Nic Naitanui

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Nic Naitanui
Nic Naitanui 2018.1.jpg
Naitanui playing for West Coast in April 2018
Personal information
Full name Nicholas Mark Naitanui
Nickname(s) Nic Nat[1]
Date of birth (1990-05-04) 4 May 1990 (age 29)
Place of birth Penrith, New South Wales
Original team(s) Midvale JFC[2]
Draft No. 2, 2008 national draft
Height 201 cm (6 ft 7 in)[3]
Weight 110 kg (243 lb)
Position(s) Ruckman
Club information
Current club West Coast
Number 9
Playing career1
Years Club Games (Goals)
2009– West Coast 165 (102)
1 Playing statistics correct to the end of ef1 2019.
Career highlights
Sources: AFL Tables, AustralianFootball.com

Nicholas Mark Naitanui (/ˌnætəˈni/; born 4 May 1990) is an Australian rules footballer who plays for the West Coast Eagles in the Australian Football League (AFL). He was born in Sydney to Fijian parents, and his family moved to Perth, Western Australia after his father's death. Growing up in Midvale, Naitanui attended Governor Stirling Senior High School, and played football for the Midvale Junior Football Club. After representing Western Australia in the 2007 and 2008 AFL Under 18 Championships, he debuted in 2008 for the Swan Districts Football Club in the West Australian Football League (WAFL). Naitanui was drafted by West Coast with the second pick in the 2008 National Draft.

Naitanui made his AFL debut for West Coast in round 12 of the 2009 season, against Richmond. He played ten games in his debut season, and received one Brownlow Medal vote for a three-goal game against Hawthorn. In his second season, Naitanui played every game, primarily as a back-up ruckman to Dean Cox, taking over the position of Mark Seaby, who was traded the previous season. Having started the season as the favourite for the AFL Rising Star, Naitanui finished 5th overall. In the 2011 season, he played 23 games, including his first finals matches, and was also nominated for Mark of the Year. He was named in the All-Australian team the following season, as the first-choice ruckman.

Early life[edit]

Along with his twin brother, Mark, Naitanui was born to Bola and Atetha Naitanui on 4 May 1990 in Penrith, New South Wales. His parents, originally from Suvavou, a small village near Suva, had emigrated to Australia from Fiji the previous year, with his two elder siblings, Georgie and Laisani, remaining in Fiji. His father died from cancer the year after Naitanui and his brother were born.[4] After his father's death, his mother moved the family to Perth, Western Australia, where her brother lived. His mother began working at Homeswest, a public housing authority, and also volunteered at a homeless shelter. Naitanui grew up in Midvale, near Midland, and attended Midvale Primary School. He took up playing football at the age of nine, when he began playing for the Midvale Junior Football Club. As a child, he lived on Bushby Street in Midvale, along with Shane Yarran, Michael Walters and Chris Yarran, who would all go on to play AFL football.[5] Two further AFL players, David Ellard and Jeff Garlett, also played with Naitanui, Walters, Chris Yarran and Shane Yarran at the Midvale Junior Football Club.[6]

Naitanui attended Governor Stirling Senior High School and played football there, as well as for his club, the Swan Districts Colts (underage) side in the West Australian Football League (WAFL). During his time in junior and colts football, he played predominantly in the ruck, however he also was used on the wing or at full-back.[7] Naitanui also excelled at basketball and track and field events, particularly high jump, and was asked by recruiters to trial with American universities, but declined to do so.[8]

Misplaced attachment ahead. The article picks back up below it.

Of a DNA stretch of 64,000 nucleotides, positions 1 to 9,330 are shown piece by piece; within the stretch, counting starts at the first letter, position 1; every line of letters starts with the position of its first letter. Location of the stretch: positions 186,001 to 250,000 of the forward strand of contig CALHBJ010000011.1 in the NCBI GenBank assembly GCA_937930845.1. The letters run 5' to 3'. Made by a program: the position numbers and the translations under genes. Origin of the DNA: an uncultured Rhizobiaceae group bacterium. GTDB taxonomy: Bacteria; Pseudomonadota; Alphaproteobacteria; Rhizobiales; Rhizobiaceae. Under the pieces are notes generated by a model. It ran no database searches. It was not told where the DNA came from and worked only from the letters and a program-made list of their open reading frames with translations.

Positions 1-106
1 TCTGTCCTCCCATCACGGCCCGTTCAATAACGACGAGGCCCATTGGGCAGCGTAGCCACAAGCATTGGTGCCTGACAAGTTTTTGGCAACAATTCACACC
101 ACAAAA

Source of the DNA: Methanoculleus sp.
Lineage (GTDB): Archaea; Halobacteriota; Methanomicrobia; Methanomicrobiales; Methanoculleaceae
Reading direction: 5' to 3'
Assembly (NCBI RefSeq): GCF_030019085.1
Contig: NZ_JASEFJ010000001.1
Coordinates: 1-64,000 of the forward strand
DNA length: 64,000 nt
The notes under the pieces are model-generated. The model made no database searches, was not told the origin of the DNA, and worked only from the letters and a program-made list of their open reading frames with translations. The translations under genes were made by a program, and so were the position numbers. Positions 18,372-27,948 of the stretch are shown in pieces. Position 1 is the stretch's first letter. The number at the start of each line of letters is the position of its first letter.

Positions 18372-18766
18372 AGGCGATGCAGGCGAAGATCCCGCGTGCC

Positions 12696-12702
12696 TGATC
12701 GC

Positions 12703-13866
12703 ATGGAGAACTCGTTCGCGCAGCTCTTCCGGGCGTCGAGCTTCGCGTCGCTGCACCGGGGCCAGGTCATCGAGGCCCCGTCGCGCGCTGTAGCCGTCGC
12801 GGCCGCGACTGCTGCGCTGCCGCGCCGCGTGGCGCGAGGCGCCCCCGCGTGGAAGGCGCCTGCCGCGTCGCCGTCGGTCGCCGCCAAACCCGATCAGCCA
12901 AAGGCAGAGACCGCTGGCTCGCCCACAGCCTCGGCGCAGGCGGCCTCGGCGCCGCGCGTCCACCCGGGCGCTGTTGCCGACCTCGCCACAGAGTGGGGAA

In the 2007 Under-18 AFL National Championships, Naitanui was dominant in the ruck for Western Australia, and was named Best On Ground in the final. Following his performance, he was hotly pursued by several AFL clubs. However, he was born a few days too late to qualify for the 2007 AFL draft.[9] He was named in the Under-18 All-Australian Team in both 2007 and 2008, and was awarded a scholarship with the Australian Institute of Sport to become a member of the AIS/AFL Academy Squad.[10][11]

A much-hyped Naitanui was invited to the 2008 AFL Draft Camp and his results were impressive. He managed to equal the running vertical jump record previously set by Jared Brennan, but fell short of Trent Croad's standing jump record. His sprint, agility and endurance tests were also impressive.

Many media commentators believed that Naitanui was in contention to be taken as the number 1 pick in the 2008 AFL Draft.[7] The Melbourne Football Club, who retained that pick, had looked at Naitanui, but raised concerns about his skill level, in particular his kicking, and instead selected Victorian Jack Watts.

AFL career[edit]

2009–2015: Early career[edit]

Naitanui was taken at pick No. 2 overall in the 2008 AFL Draft by the West Coast Eagles. As a highly rated future player by John Worsfold, Naitanui was given the number 9 guernsey, becoming the first West Coast Eagles player to wear the number since Brownlow Medalist and former captain Ben Cousins left the club at the end of the 2007 season. His first game at the senior level was on 13 June 2009 when he was named to play against Richmond in game 12 of the 2009 season.

His career suffered a setback, however, during pre-season training when he experienced knee soreness and had precautionary surgery.[12]

Naitanui impressed enough in the WAFL in a game where he accumulated 15 possessions, 21 hit-outs, 4 goals and a spectacular mark, to earn his selection in the round 12 against Richmond at Etihad Stadium.